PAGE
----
“The biggest mistakes I’ve made in the infantry were from my personal relationships.”

One of the first female infantry Marines, Corporal. Remedios Cruz, will be discharged from service after admitting to having a romantic relationship with a Marine under her command, whom she later married.

Cruz has been reduced in rank and will be separated from the Marine Corps according to an agreement reached with prosecutors, according to a Wednesday ​report by The New York Times. The agreement allowed Cruz to avoid court-martial on charges of fraternization, adultery, and accessory to larceny.

Although the charges against her are not uncommon in the military, they point out the difficulty the Marine Corps faces as it integrates more women into jobs that were previously only available to male service members. 

In 2015, former Secretary of Defense Ash Carter ​directed his department to open all military roles to women, overriding a request by the Marine Corps to continue to exempt women from certain positions, including infantry. Carter later extended military service opportunities, allowing ​transgender soldiers to serve openly.

Cruz was one of the ​first three women who joined the First Battalion, Eighth Marines in January 2017, following the new military policy. 

"I had a taste of what it was like to train to fight. And I felt like if I was going to say that I served my country, I wanted to be able to do just that -- but not on the sidelines," Cruz told The New York Times, explaining what drove her to serve.

“The biggest mistakes I’ve made in the infantry were from my personal relationships. I really want to move on,” she said.

In 2017, her future was looking bright. She was assigned to a battalion in January, and was quickly promoted to sergeantSoon after, she entered a romantic relationship with one of the lower ranking Marines.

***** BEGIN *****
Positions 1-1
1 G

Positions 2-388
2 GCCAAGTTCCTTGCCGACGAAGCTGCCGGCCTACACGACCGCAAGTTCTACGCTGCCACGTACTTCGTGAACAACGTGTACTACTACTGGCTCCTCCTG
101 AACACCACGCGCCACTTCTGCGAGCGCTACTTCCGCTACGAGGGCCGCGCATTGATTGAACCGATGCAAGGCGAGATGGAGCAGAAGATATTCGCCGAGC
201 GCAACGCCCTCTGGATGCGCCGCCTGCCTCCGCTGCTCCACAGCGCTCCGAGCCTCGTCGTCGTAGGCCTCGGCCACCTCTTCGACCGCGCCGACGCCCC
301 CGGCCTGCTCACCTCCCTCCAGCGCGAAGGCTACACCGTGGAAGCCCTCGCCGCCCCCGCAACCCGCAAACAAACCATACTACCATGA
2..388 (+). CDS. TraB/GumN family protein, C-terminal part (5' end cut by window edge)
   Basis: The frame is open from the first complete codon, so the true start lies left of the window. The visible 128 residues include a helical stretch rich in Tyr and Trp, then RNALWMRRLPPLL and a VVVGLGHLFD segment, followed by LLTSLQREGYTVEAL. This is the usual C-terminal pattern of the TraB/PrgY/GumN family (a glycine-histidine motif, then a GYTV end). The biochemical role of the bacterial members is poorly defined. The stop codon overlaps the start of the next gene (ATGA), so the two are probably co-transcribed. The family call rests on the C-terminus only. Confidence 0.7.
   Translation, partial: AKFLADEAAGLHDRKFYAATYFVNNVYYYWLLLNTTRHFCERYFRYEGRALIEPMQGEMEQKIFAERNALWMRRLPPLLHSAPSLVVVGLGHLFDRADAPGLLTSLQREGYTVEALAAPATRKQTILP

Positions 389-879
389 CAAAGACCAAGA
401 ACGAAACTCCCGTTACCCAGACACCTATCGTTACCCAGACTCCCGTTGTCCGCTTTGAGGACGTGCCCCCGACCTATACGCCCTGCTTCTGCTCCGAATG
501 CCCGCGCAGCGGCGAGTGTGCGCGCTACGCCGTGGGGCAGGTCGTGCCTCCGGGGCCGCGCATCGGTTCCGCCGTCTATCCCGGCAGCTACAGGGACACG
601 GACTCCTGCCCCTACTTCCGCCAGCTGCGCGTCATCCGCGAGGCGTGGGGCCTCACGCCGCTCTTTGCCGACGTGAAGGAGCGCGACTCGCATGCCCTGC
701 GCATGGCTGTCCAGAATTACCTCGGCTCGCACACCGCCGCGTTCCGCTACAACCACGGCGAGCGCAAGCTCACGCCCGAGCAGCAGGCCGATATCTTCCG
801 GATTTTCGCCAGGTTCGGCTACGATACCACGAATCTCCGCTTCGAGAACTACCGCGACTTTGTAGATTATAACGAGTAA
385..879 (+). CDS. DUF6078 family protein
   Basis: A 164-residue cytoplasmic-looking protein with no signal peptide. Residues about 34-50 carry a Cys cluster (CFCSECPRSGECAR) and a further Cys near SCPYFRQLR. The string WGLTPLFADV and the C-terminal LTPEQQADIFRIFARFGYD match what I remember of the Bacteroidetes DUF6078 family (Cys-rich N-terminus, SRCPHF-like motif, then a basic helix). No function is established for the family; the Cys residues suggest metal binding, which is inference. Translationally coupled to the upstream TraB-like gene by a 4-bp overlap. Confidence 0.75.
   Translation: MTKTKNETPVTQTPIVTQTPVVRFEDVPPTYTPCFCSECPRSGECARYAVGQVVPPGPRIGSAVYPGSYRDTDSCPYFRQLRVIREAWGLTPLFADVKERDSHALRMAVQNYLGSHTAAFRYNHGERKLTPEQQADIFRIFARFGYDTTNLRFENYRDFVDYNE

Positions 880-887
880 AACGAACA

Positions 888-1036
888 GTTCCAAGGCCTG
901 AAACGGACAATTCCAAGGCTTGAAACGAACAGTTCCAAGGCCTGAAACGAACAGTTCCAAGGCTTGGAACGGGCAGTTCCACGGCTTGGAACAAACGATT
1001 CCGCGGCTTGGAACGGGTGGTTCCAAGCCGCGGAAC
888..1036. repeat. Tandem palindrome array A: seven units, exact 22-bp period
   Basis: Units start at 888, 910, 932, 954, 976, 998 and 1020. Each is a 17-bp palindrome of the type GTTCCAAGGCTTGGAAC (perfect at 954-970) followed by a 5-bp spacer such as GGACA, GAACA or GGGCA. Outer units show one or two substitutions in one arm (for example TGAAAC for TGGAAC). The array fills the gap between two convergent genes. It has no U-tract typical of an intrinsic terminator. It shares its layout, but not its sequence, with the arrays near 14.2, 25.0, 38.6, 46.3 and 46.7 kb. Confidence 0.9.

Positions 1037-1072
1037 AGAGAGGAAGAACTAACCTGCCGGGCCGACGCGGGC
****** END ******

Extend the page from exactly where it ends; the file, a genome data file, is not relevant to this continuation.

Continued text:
The two were soon married, before being deployed to Japan in August of 2017. They kept it a secret from senior commanders. 

But the fact of their marriage finally came out, when the two were overseas, prompting her commander to open an investigation. 

She was brought in for questioning and her superiors brought charges against her. She pleaded guilty to fraternization. As per the plea deal, Cruz's rank was reduced from sergeant to corporal and she was restricted to the base. 

Cruz may also end up leaving the Marines with an other-than-honorable ​discharge. She's at risk of losing access to any Veterans Affairs benefits. 

Her record could also limit her opportunities in civilian life. 

Captain Jacob R. Johnston, Cruz's lawyer, said the commanding general of the Second Marine Division will make the determination as to whether she receives an honorable discharge. 

"Regardless of the outcome of this case, Corporal Cruz has been a courageous pioneer for women in the military and she has earned a place in Marine Corps history," Johnston added.

Adam Johnson is an editorial intern at Pluralist.

You can reach him on Twitter: @4DAMDAVID